Bounds in Competing Risks Models and the War on Cancer
Bo E. Honore
Princeton University - Department of Economics
Princeton University - Woodrow Wilson School of Public and International Affairs; National Bureau of Economic Research (NBER)
NBER Working Paper No. w10963
In 1971 President Nixon declared war on cancer and increased the federal funds allocated to cancer research dramatically. Thirty years later, many have declared this war a failure. Overall cancer statistics confirm this view: age-adjusted mortality in 2000 was essentially unchanged from the early 1970s. At the same time, age-adjusted mortality rates from cardiovascular disease have fallen quite dramatically. Since the causes underlying cancer and cardiovascular disease are likely to be correlated, the decline in mortality rates from cardiovascular disease may be somewhat responsible for the rise in cancer mortality. It is natural to model mortality with more than one cause of death as a competing risks model. Such models are fundamentally unidentified, and it is therefore difficult to get a clear picture of the progress in cancer. This paper derives bounds for aspects of the underlying distributions under a number of different assumptions. Most importantly, we do not assume that the underlying risks are independent, and impose weak parametric assumptions in order to obtain identification. The theoretical contribution of the paper is to provide a framework to estimate competing risk models with interval data and discrete explanatory variables, both of which are common in empirical applications. We use our method to estimate changes in cancer and cardiovascular mortality since 1970. The estimated bounds for the effect of time on the duration until death for either cause are fairly tight and we find that trends in cancer show much larger improvements than previously estimated. For example, we find that time until death from cancer increased by about 10% for white males and 20% for white women.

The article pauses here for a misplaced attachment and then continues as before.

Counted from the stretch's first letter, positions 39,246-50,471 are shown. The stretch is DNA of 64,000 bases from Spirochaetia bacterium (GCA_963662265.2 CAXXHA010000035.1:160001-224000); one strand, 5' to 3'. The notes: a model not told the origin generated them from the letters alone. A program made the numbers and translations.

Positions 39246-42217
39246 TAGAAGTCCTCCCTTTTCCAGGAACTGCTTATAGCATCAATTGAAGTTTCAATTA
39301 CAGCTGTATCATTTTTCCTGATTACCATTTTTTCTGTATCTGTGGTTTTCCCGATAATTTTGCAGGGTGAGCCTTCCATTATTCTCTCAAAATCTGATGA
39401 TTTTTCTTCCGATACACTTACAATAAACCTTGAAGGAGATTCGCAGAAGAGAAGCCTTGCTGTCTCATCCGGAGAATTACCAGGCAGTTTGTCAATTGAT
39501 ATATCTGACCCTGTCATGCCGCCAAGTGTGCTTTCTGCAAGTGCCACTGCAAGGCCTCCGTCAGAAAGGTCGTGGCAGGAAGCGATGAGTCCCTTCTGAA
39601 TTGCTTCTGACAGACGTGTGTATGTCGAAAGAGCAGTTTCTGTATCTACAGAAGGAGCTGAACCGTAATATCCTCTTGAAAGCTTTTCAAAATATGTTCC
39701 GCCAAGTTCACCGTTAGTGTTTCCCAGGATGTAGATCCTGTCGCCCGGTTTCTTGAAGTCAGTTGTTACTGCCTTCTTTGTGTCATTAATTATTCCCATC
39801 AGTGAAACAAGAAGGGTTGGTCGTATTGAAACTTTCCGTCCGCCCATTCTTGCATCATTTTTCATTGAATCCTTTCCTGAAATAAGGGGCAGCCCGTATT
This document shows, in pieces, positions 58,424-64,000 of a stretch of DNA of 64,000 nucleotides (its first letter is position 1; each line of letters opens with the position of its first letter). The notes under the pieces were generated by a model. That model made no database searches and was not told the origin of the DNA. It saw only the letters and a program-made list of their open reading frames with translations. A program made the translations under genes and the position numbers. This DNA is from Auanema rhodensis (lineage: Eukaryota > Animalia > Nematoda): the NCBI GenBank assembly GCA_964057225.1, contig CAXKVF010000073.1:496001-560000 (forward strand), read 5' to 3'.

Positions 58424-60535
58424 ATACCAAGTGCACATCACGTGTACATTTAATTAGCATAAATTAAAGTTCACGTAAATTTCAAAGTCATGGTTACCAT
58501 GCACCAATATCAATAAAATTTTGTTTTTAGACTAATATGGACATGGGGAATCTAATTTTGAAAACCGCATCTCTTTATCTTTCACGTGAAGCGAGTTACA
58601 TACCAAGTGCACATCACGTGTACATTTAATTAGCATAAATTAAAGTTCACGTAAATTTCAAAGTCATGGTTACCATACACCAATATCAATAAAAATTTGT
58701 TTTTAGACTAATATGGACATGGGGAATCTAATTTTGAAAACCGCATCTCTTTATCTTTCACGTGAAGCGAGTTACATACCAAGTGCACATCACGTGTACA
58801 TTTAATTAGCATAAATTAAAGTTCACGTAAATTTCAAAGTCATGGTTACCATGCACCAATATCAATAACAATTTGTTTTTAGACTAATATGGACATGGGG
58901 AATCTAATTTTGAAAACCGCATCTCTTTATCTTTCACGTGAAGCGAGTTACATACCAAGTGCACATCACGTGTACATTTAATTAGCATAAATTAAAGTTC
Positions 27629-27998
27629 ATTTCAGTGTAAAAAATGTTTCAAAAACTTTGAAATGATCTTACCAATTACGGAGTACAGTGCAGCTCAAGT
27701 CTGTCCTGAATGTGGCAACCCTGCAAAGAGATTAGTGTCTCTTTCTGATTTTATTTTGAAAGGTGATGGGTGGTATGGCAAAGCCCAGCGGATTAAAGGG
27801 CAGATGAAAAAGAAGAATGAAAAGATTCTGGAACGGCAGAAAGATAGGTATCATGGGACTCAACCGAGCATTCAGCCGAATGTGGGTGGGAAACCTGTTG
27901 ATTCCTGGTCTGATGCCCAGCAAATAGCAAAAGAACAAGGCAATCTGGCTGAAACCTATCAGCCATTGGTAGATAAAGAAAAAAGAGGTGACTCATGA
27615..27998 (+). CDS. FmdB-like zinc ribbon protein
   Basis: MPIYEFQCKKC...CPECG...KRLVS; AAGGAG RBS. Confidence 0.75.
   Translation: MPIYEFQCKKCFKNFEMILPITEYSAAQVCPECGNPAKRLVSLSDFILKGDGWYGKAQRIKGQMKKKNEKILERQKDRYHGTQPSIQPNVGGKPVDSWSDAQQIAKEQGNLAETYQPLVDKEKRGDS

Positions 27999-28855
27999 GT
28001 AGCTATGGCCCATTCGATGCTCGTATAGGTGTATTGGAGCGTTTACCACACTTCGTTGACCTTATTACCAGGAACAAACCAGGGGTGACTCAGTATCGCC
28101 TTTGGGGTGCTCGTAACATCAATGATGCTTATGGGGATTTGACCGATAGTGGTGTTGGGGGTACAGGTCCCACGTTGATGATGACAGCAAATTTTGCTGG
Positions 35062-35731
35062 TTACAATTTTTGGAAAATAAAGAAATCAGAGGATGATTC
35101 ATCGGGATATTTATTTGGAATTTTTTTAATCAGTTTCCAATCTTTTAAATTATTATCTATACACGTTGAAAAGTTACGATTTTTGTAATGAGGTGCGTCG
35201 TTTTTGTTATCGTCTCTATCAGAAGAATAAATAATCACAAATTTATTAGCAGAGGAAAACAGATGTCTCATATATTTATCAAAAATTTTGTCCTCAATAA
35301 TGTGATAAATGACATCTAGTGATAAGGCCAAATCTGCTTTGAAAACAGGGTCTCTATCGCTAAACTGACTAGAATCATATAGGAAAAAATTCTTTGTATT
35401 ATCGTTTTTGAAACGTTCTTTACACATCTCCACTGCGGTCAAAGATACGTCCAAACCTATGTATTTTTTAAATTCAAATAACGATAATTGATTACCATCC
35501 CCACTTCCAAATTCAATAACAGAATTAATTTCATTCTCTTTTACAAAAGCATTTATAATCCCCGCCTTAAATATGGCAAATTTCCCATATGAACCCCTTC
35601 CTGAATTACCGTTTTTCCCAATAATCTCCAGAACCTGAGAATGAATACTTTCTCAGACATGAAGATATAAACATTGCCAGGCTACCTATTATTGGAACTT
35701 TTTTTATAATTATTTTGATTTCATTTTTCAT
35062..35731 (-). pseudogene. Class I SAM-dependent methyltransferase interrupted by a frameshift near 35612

Number of Pages in PDF File: 53working papers series
Date posted: December 19, 2004
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